Tiger Woods and Corporate Social Responsibility

I need to take an "indefinite break" from Tiger Woods.

But if we need to talk about him, lets talk about his lack of corporate social responsibility. There is a lot I could say about Woods and lack of responsibility in his private life, but at this point, that mess is really between himself, his wife and his higher being. But I digress.

Many analysts believed that Woods was going to be dropped by all his sponsors and partners, including energy giant Chevron, but it seems like Woods beat them to the punch.

From TigerWoods.com

As the final round of the Chevron World Challenge begins, I would like to extend my heartfelt thank you to everyone affiliated with the event, especially our amazing title sponsor, Chevron." Woods added: '"I am so grateful to them for their efforts, and I am sincerely sorry I was unable to fulfill my duties as host and player in this important event." He also mentioned the "18 outstanding pros in the field," saying, "they provided excellent competition.

If Tiger Woods is so reckless about his personal life, why would I expect any better from his corporate life.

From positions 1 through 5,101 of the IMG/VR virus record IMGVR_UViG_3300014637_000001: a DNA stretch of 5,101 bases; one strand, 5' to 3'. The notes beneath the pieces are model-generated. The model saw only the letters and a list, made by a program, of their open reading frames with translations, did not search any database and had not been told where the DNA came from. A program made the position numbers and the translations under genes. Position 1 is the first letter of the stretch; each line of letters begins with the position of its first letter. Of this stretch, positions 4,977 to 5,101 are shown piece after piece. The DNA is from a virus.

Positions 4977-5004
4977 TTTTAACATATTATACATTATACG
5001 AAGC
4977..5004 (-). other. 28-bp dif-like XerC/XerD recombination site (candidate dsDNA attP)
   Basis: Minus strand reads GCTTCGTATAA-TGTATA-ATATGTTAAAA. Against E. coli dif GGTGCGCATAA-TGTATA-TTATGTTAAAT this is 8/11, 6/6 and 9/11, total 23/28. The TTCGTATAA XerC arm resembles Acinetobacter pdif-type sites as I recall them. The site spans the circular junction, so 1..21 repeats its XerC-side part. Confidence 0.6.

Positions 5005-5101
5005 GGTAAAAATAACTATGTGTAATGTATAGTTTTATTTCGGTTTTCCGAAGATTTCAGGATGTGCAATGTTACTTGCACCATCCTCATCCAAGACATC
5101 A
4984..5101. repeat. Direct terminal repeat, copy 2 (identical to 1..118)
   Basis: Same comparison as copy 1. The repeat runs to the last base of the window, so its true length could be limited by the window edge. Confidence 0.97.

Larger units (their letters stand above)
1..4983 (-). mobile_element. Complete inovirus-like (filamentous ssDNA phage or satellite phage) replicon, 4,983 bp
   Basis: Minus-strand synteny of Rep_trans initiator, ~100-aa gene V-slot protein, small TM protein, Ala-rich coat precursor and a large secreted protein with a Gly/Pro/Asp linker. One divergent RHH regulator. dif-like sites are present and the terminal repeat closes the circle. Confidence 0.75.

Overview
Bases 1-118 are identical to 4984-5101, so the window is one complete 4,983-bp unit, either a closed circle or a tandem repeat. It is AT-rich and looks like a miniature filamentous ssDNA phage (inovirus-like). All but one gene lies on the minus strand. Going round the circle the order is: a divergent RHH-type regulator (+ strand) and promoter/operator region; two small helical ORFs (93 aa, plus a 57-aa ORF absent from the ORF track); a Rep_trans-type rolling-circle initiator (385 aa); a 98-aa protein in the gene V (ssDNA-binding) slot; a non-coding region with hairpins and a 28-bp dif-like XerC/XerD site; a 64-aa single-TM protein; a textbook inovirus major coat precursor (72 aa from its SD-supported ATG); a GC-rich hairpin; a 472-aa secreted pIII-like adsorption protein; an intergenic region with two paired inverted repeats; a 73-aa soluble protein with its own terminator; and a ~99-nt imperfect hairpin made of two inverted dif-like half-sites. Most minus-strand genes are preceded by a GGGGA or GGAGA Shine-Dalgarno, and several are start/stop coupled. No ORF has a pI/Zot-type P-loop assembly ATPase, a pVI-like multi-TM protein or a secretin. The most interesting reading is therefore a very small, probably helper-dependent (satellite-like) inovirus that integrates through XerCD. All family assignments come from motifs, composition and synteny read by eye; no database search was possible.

From David Zirin:

In 2008 Chevron entered a five-year relationship with Tiger Woods's foundation under the guise of philanthropy. But if Woods had a shred of social conscience, this partnership never would have existed. Lawsuits have been issued against Chevron for dumping toxic waste all over the planet. Alaska, Canada, Brazil, Angola and California have all accused Chevron of dumping. Even worse, Chevron has a partnership with Burma's ruling military junta on the country's Yadana gas pipeline project, the single greatest source of revenue for the military, estimated at nearly $5 billion since 2000.

Ka Hsaw Wa, co-founder and executive director of EarthRights International, wrote in an open letter to Woods, "I myself have spoken to victims of forced labor, rape, and torture on Chevron's pipeline--if you heard what they said to me, you too would understand how their tragic stories stand in stark contrast to Chevron's rhetoric about helping communities." Chevron is underwriting a dictatorship, but Tiger Woods apparently sees them as upstanding corporate partners.

Zirin goes on to say that Tiger Woods has designed a golf course in Dubai, which "also has a reputation as ground zero of the global sex trade. The project cost $100 million, and Woods said nary a word about his benefactor's practices. This is business as usual for Woods who would sooner swallow a five-iron than take anything resembling a political stand."

Who is really surprised by this? It's not like Tiger Woods respects women anyway, right...



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